of themselves they can possibly be.

We teach the National Curriculum, supported by a clear skills and knowledge progression. This

ensures that skills and knowledge are built on year by year and sequenced appropriately to

maximise learning for all children. Teachers plan lessons for their class using our progression of

knowledge and skills document. Teachers can use this document to plan their geography

lessons suitable to their class’s interests. High quality teaching responds to the needs of the

children. This is monitored by the geography lead. Geography is generally taught individually

but plays a key role in the achievement of the learning aims of the curriculum vehicle. For

example, a focus on the local housing market may include a visit to the town planning office to

enable pupils to conduct a land-use survey of Uttoxeter and identify areas of need. Through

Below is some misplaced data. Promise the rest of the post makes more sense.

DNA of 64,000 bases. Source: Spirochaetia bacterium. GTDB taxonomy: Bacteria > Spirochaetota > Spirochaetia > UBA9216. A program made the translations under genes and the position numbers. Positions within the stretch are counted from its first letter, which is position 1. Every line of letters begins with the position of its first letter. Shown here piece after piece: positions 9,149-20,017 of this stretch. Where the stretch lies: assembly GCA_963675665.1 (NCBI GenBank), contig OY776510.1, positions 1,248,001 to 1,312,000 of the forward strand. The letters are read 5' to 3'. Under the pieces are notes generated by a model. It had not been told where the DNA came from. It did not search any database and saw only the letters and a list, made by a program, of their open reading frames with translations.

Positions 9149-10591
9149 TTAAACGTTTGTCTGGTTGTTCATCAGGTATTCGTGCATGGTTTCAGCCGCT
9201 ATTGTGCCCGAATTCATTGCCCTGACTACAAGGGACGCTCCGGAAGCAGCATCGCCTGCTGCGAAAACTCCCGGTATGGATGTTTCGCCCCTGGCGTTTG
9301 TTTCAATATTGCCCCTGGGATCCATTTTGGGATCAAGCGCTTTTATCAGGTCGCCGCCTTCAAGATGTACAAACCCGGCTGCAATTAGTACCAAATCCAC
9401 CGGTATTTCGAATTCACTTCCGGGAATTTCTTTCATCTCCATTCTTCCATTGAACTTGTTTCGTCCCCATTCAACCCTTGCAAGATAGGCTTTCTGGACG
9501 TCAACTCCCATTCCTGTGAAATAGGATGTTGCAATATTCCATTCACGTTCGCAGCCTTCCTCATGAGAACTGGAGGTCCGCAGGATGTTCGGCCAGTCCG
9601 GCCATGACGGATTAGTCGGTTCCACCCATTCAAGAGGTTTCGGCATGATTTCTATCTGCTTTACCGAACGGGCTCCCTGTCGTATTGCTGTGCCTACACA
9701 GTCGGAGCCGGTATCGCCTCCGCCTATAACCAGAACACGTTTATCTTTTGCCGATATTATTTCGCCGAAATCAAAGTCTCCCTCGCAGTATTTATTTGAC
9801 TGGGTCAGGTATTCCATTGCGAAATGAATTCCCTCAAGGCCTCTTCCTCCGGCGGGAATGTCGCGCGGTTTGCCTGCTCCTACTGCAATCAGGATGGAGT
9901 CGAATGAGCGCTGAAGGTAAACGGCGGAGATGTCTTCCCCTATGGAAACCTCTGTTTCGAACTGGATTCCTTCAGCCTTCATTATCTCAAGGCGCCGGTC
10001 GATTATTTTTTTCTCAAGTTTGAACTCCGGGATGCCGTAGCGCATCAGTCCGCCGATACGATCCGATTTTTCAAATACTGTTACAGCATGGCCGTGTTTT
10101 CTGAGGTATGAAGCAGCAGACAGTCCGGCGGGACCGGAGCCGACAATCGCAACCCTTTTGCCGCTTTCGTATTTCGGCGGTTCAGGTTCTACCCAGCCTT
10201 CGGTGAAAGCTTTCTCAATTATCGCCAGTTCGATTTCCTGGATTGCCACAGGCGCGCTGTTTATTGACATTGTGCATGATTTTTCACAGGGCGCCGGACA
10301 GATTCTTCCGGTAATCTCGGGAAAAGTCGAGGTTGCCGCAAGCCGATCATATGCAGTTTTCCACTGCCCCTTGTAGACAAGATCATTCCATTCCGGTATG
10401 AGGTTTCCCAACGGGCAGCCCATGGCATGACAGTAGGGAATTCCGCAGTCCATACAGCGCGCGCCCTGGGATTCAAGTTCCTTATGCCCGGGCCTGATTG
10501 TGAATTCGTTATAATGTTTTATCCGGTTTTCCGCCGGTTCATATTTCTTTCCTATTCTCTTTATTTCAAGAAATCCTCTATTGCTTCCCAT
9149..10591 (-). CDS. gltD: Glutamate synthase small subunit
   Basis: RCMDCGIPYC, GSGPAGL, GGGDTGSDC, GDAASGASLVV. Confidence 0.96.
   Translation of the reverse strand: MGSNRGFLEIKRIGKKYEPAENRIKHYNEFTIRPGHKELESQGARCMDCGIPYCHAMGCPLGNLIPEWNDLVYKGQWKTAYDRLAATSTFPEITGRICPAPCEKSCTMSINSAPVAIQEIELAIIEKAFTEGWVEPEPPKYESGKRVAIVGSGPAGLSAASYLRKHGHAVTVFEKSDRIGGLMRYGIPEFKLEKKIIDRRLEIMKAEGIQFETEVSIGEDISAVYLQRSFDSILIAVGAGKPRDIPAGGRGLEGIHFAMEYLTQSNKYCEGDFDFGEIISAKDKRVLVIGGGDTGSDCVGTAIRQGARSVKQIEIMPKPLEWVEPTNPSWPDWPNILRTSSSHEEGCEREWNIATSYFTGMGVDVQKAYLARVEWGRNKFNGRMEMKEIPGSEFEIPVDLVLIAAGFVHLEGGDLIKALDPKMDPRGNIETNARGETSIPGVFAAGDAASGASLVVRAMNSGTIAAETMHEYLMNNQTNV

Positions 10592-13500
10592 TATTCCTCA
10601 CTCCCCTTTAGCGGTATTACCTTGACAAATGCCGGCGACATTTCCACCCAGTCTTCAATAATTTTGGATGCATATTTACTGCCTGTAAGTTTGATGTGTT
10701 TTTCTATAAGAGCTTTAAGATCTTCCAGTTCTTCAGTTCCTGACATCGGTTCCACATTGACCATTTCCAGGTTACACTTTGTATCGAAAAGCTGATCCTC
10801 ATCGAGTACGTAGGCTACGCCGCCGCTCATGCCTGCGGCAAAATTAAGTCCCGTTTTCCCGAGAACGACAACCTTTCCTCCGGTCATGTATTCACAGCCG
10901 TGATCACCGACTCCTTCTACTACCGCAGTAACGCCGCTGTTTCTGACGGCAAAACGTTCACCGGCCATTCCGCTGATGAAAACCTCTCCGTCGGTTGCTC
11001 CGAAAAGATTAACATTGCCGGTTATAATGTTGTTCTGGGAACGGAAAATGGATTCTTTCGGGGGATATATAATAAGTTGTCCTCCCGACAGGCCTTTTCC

discussions with a town planner, pupils will understand the process of an application which

could lead to them considering a site for development, conducting local surveys and pitching

their idea to the Borough council.

It is important that children develop the skills of a geographer by fully immersing them in all

areas of the subject. The local area is fully utilised to achieve desired outcomes, with

opportunities for learning outside the classroom embedded in practise. School trips and

fieldwork are provided to give first hand experiences, which enhance children’s understanding

of the world beyond their locality.

Success criteria in every Geography lesson are set in order to guide children to achieve their

potential. This ensures work is demanding and matches the aims of the curriculum. Spiral

learning is a key focus of all formative and summative assessment with teachers actively

marking work in lessons (live marking) in order to identify early misconceptions.